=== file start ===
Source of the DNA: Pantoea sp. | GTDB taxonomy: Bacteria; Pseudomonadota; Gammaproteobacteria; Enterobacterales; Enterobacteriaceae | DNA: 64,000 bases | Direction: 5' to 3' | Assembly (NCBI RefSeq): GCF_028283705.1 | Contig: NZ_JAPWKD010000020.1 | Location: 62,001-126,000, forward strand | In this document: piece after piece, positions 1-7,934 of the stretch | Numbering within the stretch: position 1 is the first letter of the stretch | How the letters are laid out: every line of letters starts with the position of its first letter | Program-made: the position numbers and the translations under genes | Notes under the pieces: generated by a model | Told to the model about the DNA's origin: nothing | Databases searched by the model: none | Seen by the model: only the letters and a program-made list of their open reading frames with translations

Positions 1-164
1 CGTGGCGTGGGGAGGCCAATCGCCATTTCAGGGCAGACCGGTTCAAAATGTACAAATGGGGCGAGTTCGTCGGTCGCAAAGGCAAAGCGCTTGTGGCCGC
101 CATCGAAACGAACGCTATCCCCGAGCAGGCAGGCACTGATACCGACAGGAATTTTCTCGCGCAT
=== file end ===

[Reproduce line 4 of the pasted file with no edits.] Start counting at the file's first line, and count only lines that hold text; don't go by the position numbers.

101 CATCGAAACGAACGCTATCCCCGAGCAGGCAGGCACTGATACCGACAGGAATTTTCTCGCGCAT